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Gonzaga reaching out to Logan area community

Gonzaga University students and staff are reaching out to the neighborhoods around the university to offer help building a stronger, thriving community.

An interdisciplinary team is working with the community to create an asset map of Logan and adjacent neighborhoods, said Mary Joan Hahn, director of community and public relations at GU.

The project is part of a growing movement for community-building that engages local residents to define themselves and then provides support to move ahead.

At the same time, students involved in the engagement are getting a close-up look at the real world – the kinds of strengths and challenges they will encounter as they move into careers.

The work this semester is an extension of Gonzaga’s longstanding commitment to service learning, said Sima Thorpe, senior director of external relations and student development.

“It takes the community, in this case, to educate a college student,” she said.

Last week, a group of students in GU’s environmental affairs program set out on foot to talk with residents about the natural assets along the Spokane River, including the Centennial Trail and river shoreline.

John Stember, a senior from Portland, said collaboration between GU and the neighborhood has been lacking in the past.

The group met Alicia Davies, a resident of Logan Neighborhood, at the Mission Park playground and invited her to a community café later that day at a doughnut shop.

The students are trying to find out what’s important to the neighborhood and include it in a larger, more comprehensive asset map of the area.

“The more involved GU can be in the neighborhood, the better it is for all of us,” Davies said.

Thorpe said community engagement has long been a part of GU’s mission.

The Neighborhood Assets and Promoting Strengths Project has 10 faculty members involved. The principal investigators are Thorpe and Dean Vincent Alfonso of the School of Education.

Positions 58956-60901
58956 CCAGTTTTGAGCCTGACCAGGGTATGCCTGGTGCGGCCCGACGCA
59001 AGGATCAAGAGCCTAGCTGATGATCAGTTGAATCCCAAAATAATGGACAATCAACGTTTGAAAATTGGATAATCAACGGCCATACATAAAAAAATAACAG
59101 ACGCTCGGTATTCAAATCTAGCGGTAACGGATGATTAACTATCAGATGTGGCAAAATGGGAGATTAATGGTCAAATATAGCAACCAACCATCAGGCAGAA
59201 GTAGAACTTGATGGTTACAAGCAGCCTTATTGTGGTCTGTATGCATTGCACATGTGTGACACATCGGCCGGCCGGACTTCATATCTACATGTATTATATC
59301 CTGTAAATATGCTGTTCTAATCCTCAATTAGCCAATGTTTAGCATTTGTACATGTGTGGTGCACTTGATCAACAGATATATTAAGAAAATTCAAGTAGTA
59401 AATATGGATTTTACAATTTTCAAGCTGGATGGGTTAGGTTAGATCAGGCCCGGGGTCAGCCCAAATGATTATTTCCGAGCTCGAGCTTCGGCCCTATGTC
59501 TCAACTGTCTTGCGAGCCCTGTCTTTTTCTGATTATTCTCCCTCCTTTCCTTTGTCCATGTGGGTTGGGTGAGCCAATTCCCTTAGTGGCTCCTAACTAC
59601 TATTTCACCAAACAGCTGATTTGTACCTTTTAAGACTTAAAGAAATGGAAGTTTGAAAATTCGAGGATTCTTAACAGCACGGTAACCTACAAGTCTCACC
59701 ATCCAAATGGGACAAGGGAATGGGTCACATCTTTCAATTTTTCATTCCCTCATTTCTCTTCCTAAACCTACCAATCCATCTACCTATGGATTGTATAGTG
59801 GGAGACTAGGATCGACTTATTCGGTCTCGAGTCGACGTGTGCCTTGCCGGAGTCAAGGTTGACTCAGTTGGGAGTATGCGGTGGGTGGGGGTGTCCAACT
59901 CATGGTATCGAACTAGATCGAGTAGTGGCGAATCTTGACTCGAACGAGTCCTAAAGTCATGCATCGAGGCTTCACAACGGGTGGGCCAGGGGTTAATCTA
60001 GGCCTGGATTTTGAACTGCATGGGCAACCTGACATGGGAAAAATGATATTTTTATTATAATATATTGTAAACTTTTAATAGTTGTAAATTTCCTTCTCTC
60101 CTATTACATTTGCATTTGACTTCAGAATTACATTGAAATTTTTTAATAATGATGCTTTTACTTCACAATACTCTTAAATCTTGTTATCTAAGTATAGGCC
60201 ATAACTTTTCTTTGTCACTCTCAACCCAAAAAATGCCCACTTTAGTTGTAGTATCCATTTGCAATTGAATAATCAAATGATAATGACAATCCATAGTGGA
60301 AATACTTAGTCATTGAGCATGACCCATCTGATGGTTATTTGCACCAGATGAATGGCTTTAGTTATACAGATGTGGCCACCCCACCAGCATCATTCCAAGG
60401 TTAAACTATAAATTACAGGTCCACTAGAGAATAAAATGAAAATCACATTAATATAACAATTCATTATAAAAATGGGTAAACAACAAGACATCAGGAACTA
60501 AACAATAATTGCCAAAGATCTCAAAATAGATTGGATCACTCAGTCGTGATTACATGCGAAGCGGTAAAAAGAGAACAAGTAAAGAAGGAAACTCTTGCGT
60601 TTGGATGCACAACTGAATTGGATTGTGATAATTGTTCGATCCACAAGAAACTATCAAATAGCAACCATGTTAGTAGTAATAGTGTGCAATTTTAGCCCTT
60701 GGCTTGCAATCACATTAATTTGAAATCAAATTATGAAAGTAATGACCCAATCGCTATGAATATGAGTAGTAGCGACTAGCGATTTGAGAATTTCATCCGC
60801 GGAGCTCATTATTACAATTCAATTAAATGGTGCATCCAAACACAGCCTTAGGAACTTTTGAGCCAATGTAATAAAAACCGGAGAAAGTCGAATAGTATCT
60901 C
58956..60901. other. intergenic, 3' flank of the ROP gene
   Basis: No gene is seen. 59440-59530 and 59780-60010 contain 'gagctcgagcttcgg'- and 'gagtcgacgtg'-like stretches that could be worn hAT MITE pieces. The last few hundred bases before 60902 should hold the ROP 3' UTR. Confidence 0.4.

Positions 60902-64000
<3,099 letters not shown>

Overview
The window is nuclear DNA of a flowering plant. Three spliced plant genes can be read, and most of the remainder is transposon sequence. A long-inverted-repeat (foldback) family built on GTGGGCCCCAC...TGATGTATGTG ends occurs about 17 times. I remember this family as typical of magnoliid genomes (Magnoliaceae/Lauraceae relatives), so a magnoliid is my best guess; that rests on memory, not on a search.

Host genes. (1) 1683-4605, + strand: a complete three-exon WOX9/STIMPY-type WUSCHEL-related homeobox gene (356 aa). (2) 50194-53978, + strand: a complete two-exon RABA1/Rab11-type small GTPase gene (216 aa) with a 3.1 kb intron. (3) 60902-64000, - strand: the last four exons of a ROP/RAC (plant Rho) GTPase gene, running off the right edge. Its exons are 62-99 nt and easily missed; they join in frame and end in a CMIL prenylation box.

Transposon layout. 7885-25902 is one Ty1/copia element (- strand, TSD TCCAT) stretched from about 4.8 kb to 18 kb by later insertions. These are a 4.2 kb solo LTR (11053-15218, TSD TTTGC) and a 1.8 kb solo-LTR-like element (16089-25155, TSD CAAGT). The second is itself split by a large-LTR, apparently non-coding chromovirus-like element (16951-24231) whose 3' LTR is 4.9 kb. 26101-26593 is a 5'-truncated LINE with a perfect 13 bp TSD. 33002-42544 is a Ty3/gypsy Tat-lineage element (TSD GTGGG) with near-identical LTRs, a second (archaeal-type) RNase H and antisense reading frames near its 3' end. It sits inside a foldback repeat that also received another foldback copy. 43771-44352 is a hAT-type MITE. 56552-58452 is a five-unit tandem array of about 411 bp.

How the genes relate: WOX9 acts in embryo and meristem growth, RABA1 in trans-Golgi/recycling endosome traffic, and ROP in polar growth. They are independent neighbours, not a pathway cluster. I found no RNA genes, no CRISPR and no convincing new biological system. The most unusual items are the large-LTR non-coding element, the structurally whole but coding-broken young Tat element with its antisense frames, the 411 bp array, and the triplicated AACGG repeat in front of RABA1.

The map is expected to document all kinds of assets – the culture, the stories, the local economy, physical environment, individual talents and skills, educational resources and local associations and groups.

The project is working with the Northeast Community Center, Spokane Public Schools, Communities in Schools, United Way of Spokane, Spokane County Regional Health District, the Spokane Neighborhood Association and others.

Jean Farmer, executive director of the Northeast Community Center, said the project “will help identify some of those resources that can help families.”

She said it should be of particular benefit to local nonprofit groups as they reach out to pockets of the community in need.

At the same time, by bringing local residents into the community-building aspect of the project, it will offer those residents a sense that they are invested in the bigger picture.

The objective is to engage the community and use what is learned from residents to provide direction.

“We hope it will bring people together who care about the same issues,” Thorpe said.

The project has already learned from local businesses that hunger is an issue for children in the Logan Neighborhood, and there are early discussions about how to help alleviate the problem as a community, Thorpe said.

A faculty member on the project has students doing interviews with 200 neighborhood parents.

At Shaw and Garry middle schools, the group is asking students to interview their parents.

A key question for the project is finding out if there is more need for early childhood care.

Logan residents have already expressed an interest in organizing an annual block party, Thorpe said.

The work has led to a new class in grass-roots organizing.

The 18-month project started last August with a $50,000 grant from the Raskob Foundation.

Under the grant, the project plans to complete an interactive neighborhood map that will be hosted on GU computer servers.

In addition, GU is planning three town hall meetings to gauge community ideas and share information, as well as a series of smaller community cafés.

“This is what I believe we should be doing as part of our mission,” Alfonso said.


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